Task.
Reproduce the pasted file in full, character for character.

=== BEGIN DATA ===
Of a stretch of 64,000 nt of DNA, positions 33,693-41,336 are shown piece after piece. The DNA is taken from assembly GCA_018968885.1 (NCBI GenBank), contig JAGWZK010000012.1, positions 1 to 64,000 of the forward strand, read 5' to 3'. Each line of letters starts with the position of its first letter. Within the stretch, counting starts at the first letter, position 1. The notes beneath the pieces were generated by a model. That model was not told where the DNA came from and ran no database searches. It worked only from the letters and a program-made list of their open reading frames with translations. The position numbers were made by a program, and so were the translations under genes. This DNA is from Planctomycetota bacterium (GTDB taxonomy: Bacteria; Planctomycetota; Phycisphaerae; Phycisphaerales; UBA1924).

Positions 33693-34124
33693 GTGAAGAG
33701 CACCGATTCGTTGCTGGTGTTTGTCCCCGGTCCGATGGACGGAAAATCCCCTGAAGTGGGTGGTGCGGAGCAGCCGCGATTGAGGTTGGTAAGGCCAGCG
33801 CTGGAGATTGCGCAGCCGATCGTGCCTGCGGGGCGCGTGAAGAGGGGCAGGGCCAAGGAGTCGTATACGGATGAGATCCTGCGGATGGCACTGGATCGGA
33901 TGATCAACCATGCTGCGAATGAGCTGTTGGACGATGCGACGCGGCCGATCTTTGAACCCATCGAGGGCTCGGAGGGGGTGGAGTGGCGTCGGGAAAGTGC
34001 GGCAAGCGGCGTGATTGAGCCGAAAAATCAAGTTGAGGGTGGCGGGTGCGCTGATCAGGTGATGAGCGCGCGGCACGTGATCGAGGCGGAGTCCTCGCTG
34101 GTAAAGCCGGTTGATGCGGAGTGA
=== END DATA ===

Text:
Of a stretch of 64,000 nt of DNA, positions 33,693-41,336 are shown piece after piece. The DNA is taken from assembly GCA_018968885.1 (NCBI GenBank), contig JAGWZK010000012.1, positions 1 to 64,000 of the forward strand, read 5' to 3'. Each line of letters starts with the position of its first letter. Within the stretch, counting starts at the first letter, position 1. The notes beneath the pieces were generated by a model. That model was not told where the DNA came from and ran no database searches. It worked only from the letters and a program-made list of their open reading frames with translations. The position numbers were made by a program, and so were the translations under genes. This DNA is from Planctomycetota bacterium (GTDB taxonomy: Bacteria; Planctomycetota; Phycisphaerae; Phycisphaerales; UBA1924).

Positions 33693-34124
33693 GTGAAGAG
33701 CACCGATTCGTTGCTGGTGTTTGTCCCCGGTCCGATGGACGGAAAATCCCCTGAAGTGGGTGGTGCGGAGCAGCCGCGATTGAGGTTGGTAAGGCCAGCG
33801 CTGGAGATTGCGCAGCCGATCGTGCCTGCGGGGCGCGTGAAGAGGGGCAGGGCCAAGGAGTCGTATACGGATGAGATCCTGCGGATGGCACTGGATCGGA
33901 TGATCAACCATGCTGCGAATGAGCTGTTGGACGATGCGACGCGGCCGATCTTTGAACCCATCGAGGGCTCGGAGGGGGTGGAGTGGCGTCGGGAAAGTGC
34001 GGCAAGCGGCGTGATTGAGCCGAAAAATCAAGTTGAGGGTGGCGGGTGCGCTGATCAGGTGATGAGCGCGCGGCACGTGATCGAGGCGGAGTCCTCGCTG
34101 GTAAAGCCGGTTGATGCGGAGTGA